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Are you your own best judge? On the self-evaluation of singing [In Press]

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/persons/resource/persons179725

Larrouy-Maestri,  Pauline
Department of Neuroscience, Max Planck Institute for Empirical Aesthetics, Max Planck Society;
Max-Planck-NYU, Center for Language, Music, and Emotion;

Wang,  Xinyue
Department of Neuroscience, Max Planck Institute for Empirical Aesthetics, Max Planck Society;
Institute for Systematic Musicology, University of Hamburg;

Nunes,  Renan Vairo
Department of Neuroscience, Max Planck Institute for Empirical Aesthetics, Max Planck Society;

/persons/resource/persons173724

Poeppel,  David
Department of Neuroscience, Max Planck Institute for Empirical Aesthetics, Max Planck Society;
Max-Planck-NYU, Center for Language, Music, and Emotion;
Psychology Department, New York University;

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Citation

Larrouy-Maestri, P., Wang, X., Nunes, R. V., & Poeppel, D. (2021). Are you your own best judge? On the self-evaluation of singing [In Press]. Journal of Voice. doi:10.1016/j.jvoice.2021.03.028.


Cite as: https://hdl.handle.net/21.11116/0000-0008-9127-8
Abstract
Objective

Singers are the first judges of their own performances. Although performers usually share a precise definition of pitch accuracy, do they correctly estimate their own ability to sing in tune? This study examines the accuracy of professional singers’ self-evaluations and investigates the profiles of performers/judges.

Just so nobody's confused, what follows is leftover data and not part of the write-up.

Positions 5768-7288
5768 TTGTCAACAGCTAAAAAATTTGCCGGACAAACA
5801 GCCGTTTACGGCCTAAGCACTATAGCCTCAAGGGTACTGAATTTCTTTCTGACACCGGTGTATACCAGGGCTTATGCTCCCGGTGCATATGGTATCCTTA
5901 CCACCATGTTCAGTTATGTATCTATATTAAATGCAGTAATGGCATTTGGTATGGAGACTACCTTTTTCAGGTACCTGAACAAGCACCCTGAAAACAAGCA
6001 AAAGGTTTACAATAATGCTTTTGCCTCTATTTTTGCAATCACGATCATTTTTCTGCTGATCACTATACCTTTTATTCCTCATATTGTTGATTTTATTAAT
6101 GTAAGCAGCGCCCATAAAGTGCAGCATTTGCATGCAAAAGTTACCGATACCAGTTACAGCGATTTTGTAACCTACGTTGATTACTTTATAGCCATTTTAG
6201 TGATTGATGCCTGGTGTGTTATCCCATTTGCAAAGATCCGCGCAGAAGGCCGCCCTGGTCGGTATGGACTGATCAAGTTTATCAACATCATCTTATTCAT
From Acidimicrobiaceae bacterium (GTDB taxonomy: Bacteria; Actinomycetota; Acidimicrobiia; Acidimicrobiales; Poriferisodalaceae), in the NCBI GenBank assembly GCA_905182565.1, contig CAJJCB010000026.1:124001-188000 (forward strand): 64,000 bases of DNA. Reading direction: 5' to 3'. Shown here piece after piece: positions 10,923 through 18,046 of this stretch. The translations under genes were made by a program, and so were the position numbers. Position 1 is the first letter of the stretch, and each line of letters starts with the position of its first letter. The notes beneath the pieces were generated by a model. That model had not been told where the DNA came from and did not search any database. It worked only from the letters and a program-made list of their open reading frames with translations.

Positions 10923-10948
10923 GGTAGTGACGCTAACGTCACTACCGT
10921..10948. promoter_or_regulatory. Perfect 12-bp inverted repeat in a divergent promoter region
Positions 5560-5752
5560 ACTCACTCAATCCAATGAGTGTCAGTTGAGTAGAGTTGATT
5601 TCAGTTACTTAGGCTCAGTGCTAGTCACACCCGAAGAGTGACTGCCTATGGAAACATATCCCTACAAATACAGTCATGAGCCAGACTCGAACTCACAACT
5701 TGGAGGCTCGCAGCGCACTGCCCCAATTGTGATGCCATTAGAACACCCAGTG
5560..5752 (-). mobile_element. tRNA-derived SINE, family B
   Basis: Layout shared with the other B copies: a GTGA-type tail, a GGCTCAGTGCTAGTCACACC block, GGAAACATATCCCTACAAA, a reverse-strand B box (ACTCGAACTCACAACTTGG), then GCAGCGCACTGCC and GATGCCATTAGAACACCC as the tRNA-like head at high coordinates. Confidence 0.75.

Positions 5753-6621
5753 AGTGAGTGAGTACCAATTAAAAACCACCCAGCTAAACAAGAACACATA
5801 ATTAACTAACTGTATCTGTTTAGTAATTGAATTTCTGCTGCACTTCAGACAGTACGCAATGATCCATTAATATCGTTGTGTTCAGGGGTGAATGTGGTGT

Methods

Eighteen highly trained soprano singers were invited to evaluate the pitch accuracy of peers’ performances, selected from an existing corpus, and their own previously recorded performances in a pairwise comparison paradigm. The statistical model derived from the participants’ evaluation of their peers allowed us to estimate the pitch accuracy of participants’ own performances and served as a reference to quantify participants’ evaluation and self-evaluation abilities.
Results

The results show that participants were surprisingly inaccurate when evaluating themselves. Specifically, most participants overestimated the accuracy of their own performances. Also, we observed a relationship between singing proficiency and self-evaluation ability, as well as the presence of different profiles.
Conclusion

In addition to emphasizing that singers are not necessarily their own best judges, this study suggests potential role(s) for self-evaluation (in)accuracy in the development of exceptional skills.